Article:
OSLO, Aug 2 (Reuters) - Norway's Norse Atlantic
(>> Norse Atlantic ASA), a recently formed long-haul airline that plans to
challenge established players on routes between Europe and the
United States, has agreed to lease six aircraft from BOC
Aviation, it said on Monday.
The leasing agreement expands the budget carrier's fleet to
15 widebody jets, all Boeing 787 Dreamliners, as Norse
seeks to fill the void left by Norwegian Air's exit
from transatlantic routes.
The global airlines industry has experienced heavy losses
during the coronavirus pandemic, leaving a glut of airplanes
available for those launching new carriers.
Norse has said it could offer its first flights by the end
of 2021, depending on how the pandemic and travel restrictions
"We very much look forward to welcoming customers on both
sides of the Atlantic on board these state-of-the-art aircraft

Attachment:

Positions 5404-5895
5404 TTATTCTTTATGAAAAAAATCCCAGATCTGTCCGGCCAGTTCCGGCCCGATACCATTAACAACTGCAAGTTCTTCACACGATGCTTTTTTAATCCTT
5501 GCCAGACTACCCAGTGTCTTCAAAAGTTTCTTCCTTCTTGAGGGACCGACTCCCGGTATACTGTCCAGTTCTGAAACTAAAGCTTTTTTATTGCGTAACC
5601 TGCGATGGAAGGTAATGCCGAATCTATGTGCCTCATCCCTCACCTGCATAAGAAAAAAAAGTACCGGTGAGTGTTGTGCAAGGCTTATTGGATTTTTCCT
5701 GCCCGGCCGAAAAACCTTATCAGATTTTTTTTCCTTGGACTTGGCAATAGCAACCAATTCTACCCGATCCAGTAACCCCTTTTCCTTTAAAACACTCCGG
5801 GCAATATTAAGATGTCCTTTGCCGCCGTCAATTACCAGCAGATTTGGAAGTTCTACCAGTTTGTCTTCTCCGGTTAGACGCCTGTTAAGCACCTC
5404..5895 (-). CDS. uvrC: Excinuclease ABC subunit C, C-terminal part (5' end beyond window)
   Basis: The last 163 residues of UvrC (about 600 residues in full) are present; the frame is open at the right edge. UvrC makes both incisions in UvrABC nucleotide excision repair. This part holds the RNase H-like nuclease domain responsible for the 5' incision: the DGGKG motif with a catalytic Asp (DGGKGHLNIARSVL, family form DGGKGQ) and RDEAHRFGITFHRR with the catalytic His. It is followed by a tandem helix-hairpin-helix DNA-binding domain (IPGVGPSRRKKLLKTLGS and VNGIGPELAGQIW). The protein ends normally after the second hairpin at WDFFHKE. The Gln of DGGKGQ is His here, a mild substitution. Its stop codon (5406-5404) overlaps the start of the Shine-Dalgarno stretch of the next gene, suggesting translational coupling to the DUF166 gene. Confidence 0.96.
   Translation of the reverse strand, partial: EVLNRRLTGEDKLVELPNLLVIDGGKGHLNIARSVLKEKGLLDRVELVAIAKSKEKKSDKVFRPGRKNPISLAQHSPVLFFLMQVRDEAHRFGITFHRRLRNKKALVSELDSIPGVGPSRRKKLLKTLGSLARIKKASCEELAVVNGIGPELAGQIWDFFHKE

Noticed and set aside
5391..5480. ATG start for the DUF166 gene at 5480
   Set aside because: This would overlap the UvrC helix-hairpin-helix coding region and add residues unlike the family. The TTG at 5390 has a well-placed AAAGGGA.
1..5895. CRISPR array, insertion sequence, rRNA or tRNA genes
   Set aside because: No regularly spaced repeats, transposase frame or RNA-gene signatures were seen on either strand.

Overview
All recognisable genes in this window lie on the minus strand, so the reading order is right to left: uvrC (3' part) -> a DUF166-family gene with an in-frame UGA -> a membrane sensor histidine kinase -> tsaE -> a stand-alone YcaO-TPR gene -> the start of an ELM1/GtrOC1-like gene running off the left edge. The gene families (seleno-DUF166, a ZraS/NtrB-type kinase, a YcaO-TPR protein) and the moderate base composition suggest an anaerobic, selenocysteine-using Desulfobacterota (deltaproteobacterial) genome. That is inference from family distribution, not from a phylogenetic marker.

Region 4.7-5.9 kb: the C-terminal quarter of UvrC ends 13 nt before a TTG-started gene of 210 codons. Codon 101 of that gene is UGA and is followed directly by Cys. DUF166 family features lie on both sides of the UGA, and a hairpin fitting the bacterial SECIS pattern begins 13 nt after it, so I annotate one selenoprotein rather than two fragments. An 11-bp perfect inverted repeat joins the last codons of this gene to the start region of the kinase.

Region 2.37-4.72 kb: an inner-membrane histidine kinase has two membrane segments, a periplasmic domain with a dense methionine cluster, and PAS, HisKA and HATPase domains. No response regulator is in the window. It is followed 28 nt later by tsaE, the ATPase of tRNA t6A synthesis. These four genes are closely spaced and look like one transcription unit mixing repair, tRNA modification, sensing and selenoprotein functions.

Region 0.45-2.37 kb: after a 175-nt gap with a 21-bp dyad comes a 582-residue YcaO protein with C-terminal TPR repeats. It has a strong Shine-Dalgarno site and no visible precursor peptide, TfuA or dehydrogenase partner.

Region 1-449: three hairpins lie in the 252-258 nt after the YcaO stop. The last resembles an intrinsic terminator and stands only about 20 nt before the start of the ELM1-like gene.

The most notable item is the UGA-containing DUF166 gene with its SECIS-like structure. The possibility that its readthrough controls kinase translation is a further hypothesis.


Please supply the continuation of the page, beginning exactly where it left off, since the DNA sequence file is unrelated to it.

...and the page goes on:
as soon as demand for transatlantic travel resumes," Norse
founder and CEO Bjoern Tore Larsen said in a statement.
The leasing contract with BOC is for around 16 years for
each of the six aircraft, Norse said. It comes on top of nine
jets leased from Ireland's AerCap for between eight and
12 years each.
"The lease is at attractive rates and payment terms,
allowing the company a flexible implementation during start-up
of its operation," Norse said of the BOC deal.
The airline plans to fly from U.S. destinations such as New
York, Los Angeles and Miami to European cities including London,
Paris and Oslo. It has said it will seek to expand its business
based on demand and profitability, and could eventually also
include destinations in Asia.
Norwegian Air, which came close to collapse when the
coronavirus pandemic broke out in 2020, underwent a financial
restructuring earlier this year, emerging as a European-only
(Reporting by Terje Solsvik; Editing by Kirsten Donovan)